Monday, December 6, 2010
Anne Langdon, early Canadian Artist, by Janine Rizzetti
‘A Gentlewoman in Upper Canada: The Journals, Letters and Art of Anna Langton’
Written by, Janine Rizetti
Published in: 'The Resident Judge of Port Phillip', Wordpress blog.
About the Author and the Blog:
'The Resident Judge of Port Phillip', is written and produced by Janine Rizzetti, who is a history postgraduate student at La Trobe University, in Australia.
Was Anne Langton a proto-blogger? At first glance you’d have to say no: mid 30s (huh!), spinster, she traveled with her parents and aunt to live with her brother on a property in Upper Canada in the mid 1830s. She began writing a journal to send to the brother who remained in England as the rest of the family sailed away. She knew that she couldn’t keep up her writing on a long term basis, so she divided the year into quarters, then wrote a daily diary for the first month of each quarter; then the next year the second month of each quarter; the next year the third etc. In this way, she eventually covered the whole year although it ended up taking her four years.
But she certainly had the blogger’s sensibility of consciously framing everyday events as a potential blog-post:
Did you ever a write a journal with the intention of sending it to anyone? I think it would be difficult to do with simplicity. One is tempted to act sometimes with the page in view that has to be written, and a day’s proceedings would be often diverted from their ordinary course by the recollection that they were to be recorded. It is different in stirring scenes where events are leading you; but in the employments of everyday life, especially when information has to be collected, inferences drawn, and an average estimate to be formed from the narration, journalizing does become difficult. (Oct 1838)
Anne Langton was born in 1804 into an aristocratic, mercantile family and spent her early years at the family home, Blythe Hall, parts of which dated back to the 12th century. Between the age of eleven to sixteen she traveled with her family, including her maiden Aunt Alice, on an elongated Grand Tour. The desire to escape the shame attached to the decline in their family fortunes led to their extended absence, but eventually the family business in Liverpool foundered and they had to sell Blythe Hall. Anne’s future took a definite turn for the worse: no coming out, and greatly reduced marriage prospects. Her brother John, unable to make money by tutoring students, emigrated to Upper Canada and in 1837 his parents, Aunt Alice and Anne joined him, leaving behind another brother William, his wife and three small daughters. John prepared a house for them, close by his own more humble cottage, although it was not completely finished by the time they arrived and it took over a year to paper the walls so that the logs were no longer visible.
The family was just the type of emigrant that Upper Canada wanted: English, economically self-sufficient, and genteel. They brought with them their furniture and possessions, and joined an elite circle of friends and settlers. They engaged in regattas, ploughing matches, church activities and ‘bees’ to help their friends erect buildings but social distinctions were always maintained. For example, the gentry would dine and dance in the house, while the rest would hold their own celebration in the barn. The ladies of the house undertook charitable activities, and acted as healers and midwives among the sick and needy of the parish.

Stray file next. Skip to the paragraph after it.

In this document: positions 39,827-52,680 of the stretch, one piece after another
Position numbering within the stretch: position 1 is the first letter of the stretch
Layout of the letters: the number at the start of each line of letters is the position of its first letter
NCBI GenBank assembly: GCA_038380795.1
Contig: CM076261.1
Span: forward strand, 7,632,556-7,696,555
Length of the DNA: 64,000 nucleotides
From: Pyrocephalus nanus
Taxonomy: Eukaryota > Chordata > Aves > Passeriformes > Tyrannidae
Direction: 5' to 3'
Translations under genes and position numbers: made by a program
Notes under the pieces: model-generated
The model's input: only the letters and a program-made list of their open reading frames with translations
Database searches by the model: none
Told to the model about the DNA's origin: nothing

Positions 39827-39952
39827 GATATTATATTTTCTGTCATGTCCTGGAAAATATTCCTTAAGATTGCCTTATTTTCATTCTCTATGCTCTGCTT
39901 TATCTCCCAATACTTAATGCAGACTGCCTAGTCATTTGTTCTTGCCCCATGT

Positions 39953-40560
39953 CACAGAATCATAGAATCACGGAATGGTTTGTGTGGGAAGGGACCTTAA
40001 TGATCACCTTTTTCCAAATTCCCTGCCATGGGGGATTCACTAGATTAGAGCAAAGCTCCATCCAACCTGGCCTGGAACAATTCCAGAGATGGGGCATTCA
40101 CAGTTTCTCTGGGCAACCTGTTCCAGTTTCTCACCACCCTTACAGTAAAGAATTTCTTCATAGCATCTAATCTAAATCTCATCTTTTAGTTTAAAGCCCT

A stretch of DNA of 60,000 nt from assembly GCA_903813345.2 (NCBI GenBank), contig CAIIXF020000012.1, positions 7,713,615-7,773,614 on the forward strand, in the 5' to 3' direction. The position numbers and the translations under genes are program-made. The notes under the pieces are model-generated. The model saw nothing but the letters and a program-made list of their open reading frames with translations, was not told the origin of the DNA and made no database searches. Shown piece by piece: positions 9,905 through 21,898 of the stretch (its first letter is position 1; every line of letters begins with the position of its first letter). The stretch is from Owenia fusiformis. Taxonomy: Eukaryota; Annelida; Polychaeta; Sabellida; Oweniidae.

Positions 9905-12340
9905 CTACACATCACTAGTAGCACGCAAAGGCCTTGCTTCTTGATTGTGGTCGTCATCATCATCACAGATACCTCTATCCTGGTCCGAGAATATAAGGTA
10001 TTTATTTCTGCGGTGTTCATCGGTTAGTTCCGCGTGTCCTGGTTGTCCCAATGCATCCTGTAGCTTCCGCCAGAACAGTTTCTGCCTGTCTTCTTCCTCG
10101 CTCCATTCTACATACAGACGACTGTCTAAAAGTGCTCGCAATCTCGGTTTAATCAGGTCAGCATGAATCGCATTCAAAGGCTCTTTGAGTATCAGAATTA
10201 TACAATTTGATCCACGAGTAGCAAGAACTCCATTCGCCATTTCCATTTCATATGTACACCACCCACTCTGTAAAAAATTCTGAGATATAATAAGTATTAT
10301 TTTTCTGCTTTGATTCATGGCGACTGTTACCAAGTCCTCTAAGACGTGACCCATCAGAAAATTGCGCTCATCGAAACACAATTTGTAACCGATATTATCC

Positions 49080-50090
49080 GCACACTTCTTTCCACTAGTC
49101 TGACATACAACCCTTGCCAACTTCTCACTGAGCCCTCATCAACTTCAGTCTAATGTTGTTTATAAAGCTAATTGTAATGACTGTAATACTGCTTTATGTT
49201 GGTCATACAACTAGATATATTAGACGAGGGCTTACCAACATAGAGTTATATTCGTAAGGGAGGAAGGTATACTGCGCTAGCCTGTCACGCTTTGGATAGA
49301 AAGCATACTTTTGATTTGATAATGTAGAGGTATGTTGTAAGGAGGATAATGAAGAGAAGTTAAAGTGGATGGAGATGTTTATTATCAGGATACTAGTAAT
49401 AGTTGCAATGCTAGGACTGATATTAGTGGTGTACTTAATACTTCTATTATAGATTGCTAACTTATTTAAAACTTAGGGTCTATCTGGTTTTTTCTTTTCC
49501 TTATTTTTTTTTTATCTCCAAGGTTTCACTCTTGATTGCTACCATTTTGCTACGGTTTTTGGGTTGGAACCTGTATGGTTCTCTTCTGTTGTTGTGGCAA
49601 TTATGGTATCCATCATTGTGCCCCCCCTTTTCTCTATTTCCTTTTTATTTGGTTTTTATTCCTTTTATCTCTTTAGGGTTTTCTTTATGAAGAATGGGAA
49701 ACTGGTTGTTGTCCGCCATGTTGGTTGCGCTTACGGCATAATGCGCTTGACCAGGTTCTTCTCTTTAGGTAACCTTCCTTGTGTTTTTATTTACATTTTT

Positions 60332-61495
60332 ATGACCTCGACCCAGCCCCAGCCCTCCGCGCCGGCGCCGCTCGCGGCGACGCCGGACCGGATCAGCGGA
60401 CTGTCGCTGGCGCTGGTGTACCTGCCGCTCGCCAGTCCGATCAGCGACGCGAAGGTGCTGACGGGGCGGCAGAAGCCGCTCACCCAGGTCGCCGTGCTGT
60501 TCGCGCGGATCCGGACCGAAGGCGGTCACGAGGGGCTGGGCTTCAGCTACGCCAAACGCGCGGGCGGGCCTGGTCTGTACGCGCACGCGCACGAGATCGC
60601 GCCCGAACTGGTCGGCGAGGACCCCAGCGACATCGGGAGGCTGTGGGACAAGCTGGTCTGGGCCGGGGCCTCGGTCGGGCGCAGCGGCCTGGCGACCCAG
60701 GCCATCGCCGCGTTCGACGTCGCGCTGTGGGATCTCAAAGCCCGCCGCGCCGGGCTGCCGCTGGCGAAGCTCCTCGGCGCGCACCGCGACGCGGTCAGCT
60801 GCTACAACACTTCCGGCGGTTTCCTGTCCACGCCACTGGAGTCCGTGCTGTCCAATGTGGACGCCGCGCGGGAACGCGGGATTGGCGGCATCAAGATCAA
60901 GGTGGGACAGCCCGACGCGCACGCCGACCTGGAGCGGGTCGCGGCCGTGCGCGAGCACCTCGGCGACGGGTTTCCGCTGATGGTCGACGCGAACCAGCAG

The life of the 30-plus spinster living with her family was a very constrained one. She desperately wanted to see Niagara Falls but her mother would not allow her to; she was berated for walking alone in the woods, and her mother was very nervous about her boating on the river, their main form of communication during the winter months. She was a talented artist, but mainly painted landscapes or just occasionally portraits of family and friends- never as a form of income. She established a small school, and started the circulating library.
She has a quick, discerning eye and a Lizzy Bennett-like humour. She does not seem to have any close female friends or, indeed, love interests, and the journal is silent about her brother’s marriage. This must surely have caused her some qualms: she had reconciled herself to- even welcomed- the idea of them growing old together, acting as housekeeper in their shared home.
The diary entries are interspersed with letters written not only by her, but also her mother and occasionally the men of the family. She finally achieved her goal of covering the whole year. The entries become sparser after a few years, which is perhaps to be expected, but I found myself missing her as she moved off into middle age and relative silence. The book has a generous, well-written introduction and its conclusion allows you to say your farewells to her. The introduction in particular is interspersed with Anne’s sketches and portraits. This is not the first published version of her journals: there were two preceding versions, and Williams has recovered some of the text that had been omitted from the previous publications.
What happened then? Her mother and aunt died of a form of malaria, and after her mother’s death she returned to England, undecided whether to work as a governess in a friend’s school or not. As it was, her brother John and his wife Lydia back in Upper Canada asked her to return to help with the children, which she gladly did. The family moved to Peterboro where John pursued a political career. She spent her life as a maiden aunt; she traveled with her many nieces and nephews accompanying them on trips, and died at the ripe old age of 88.
reference: Barbara Williams (ed.) A Gentlewoman in Upper Canada: The Journals, Letters and Art of Anne Langton, Toronto, University of Toronto Press, 2008
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